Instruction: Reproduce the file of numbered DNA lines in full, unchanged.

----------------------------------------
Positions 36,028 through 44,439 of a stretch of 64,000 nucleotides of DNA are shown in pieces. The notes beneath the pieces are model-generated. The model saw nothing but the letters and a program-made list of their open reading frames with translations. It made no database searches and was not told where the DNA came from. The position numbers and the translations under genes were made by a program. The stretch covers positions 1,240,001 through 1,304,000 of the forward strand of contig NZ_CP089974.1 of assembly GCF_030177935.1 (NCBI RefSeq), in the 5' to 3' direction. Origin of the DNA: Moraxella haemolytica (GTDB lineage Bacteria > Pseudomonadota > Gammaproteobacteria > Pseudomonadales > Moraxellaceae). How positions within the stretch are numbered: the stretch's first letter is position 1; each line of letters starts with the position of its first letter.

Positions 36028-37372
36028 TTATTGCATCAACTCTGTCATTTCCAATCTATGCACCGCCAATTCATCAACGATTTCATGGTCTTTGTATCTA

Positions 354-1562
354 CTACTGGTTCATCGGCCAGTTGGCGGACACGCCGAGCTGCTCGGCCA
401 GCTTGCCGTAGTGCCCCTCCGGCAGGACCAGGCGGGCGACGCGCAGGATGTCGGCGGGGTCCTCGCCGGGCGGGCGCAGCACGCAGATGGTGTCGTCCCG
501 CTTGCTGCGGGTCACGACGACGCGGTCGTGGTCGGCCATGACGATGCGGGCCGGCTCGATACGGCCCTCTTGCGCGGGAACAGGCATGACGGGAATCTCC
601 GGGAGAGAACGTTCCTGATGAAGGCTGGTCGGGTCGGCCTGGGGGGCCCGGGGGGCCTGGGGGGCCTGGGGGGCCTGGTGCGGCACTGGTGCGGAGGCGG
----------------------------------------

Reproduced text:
Positions 36,028 through 44,439 of a stretch of 64,000 nucleotides of DNA are shown in pieces. The notes beneath the pieces are model-generated. The model saw nothing but the letters and a program-made list of their open reading frames with translations. It made no database searches and was not told where the DNA came from. The position numbers and the translations under genes were made by a program. The stretch covers positions 1,240,001 through 1,304,000 of the forward strand of contig NZ_CP089974.1 of assembly GCF_030177935.1 (NCBI RefSeq), in the 5' to 3' direction. Origin of the DNA: Moraxella haemolytica (GTDB lineage Bacteria > Pseudomonadota > Gammaproteobacteria > Pseudomonadales > Moraxellaceae). How positions within the stretch are numbered: the stretch's first letter is position 1; each line of letters starts with the position of its first letter.

Positions 36028-37372
36028 TTATTGCATCAACTCTGTCATTTCCAATCTATGCACCGCCAATTCATCAACGATTTCATGGTCTTTGTATCTA

Positions 354-1562
354 CTACTGGTTCATCGGCCAGTTGGCGGACACGCCGAGCTGCTCGGCCA
401 GCTTGCCGTAGTGCCCCTCCGGCAGGACCAGGCGGGCGACGCGCAGGATGTCGGCGGGGTCCTCGCCGGGCGGGCGCAGCACGCAGATGGTGTCGTCCCG
501 CTTGCTGCGGGTCACGACGACGCGGTCGTGGTCGGCCATGACGATGCGGGCCGGCTCGATACGGCCCTCTTGCGCGGGAACAGGCATGACGGGAATCTCC
601 GGGAGAGAACGTTCCTGATGAAGGCTGGTCGGGTCGGCCTGGGGGGCCCGGGGGGCCTGGGGGGCCTGGGGGGCCTGGTGCGGCACTGGTGCGGAGGCGG